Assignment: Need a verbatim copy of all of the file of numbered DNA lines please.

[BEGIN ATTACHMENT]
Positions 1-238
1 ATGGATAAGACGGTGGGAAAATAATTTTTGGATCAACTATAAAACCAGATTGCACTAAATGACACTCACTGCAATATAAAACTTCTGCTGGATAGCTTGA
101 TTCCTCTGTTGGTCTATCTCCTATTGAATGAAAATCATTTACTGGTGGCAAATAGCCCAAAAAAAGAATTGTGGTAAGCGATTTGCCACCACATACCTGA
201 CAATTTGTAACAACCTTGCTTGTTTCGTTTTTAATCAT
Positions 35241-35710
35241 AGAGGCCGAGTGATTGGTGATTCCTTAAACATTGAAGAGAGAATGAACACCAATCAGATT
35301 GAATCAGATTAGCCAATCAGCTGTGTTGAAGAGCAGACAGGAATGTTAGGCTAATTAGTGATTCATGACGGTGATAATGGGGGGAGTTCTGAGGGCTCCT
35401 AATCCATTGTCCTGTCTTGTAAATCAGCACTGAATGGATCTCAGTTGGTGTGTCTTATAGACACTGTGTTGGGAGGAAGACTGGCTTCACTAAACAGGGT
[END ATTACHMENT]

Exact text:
Positions 1-238
1 ATGGATAAGACGGTGGGAAAATAATTTTTGGATCAACTATAAAACCAGATTGCACTAAATGACACTCACTGCAATATAAAACTTCTGCTGGATAGCTTGA
101 TTCCTCTGTTGGTCTATCTCCTATTGAATGAAAATCATTTACTGGTGGCAAATAGCCCAAAAAAAGAATTGTGGTAAGCGATTTGCCACCACATACCTGA
201 CAATTTGTAACAACCTTGCTTGTTTCGTTTTTAATCAT
Positions 35241-35710
35241 AGAGGCCGAGTGATTGGTGATTCCTTAAACATTGAAGAGAGAATGAACACCAATCAGATT
35301 GAATCAGATTAGCCAATCAGCTGTGTTGAAGAGCAGACAGGAATGTTAGGCTAATTAGTGATTCATGACGGTGATAATGGGGGGAGTTCTGAGGGCTCCT
35401 AATCCATTGTCCTGTCTTGTAAATCAGCACTGAATGGATCTCAGTTGGTGTGTCTTATAGACACTGTGTTGGGAGGAAGACTGGCTTCACTAAACAGGGT